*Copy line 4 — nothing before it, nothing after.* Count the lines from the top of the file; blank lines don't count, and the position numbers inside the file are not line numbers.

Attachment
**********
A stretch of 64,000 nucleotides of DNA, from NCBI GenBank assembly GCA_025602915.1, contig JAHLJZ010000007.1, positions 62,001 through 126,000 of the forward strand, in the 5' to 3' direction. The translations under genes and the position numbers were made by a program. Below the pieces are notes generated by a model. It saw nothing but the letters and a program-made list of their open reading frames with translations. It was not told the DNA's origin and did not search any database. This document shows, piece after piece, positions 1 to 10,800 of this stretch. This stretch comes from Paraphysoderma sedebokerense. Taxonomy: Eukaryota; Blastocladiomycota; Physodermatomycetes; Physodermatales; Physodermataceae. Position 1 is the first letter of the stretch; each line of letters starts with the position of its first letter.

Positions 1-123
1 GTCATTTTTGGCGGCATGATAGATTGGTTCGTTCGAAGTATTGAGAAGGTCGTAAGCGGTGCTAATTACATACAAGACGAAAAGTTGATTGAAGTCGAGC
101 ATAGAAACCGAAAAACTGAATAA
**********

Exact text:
101 ATAGAAACCGAAAAACTGAATAA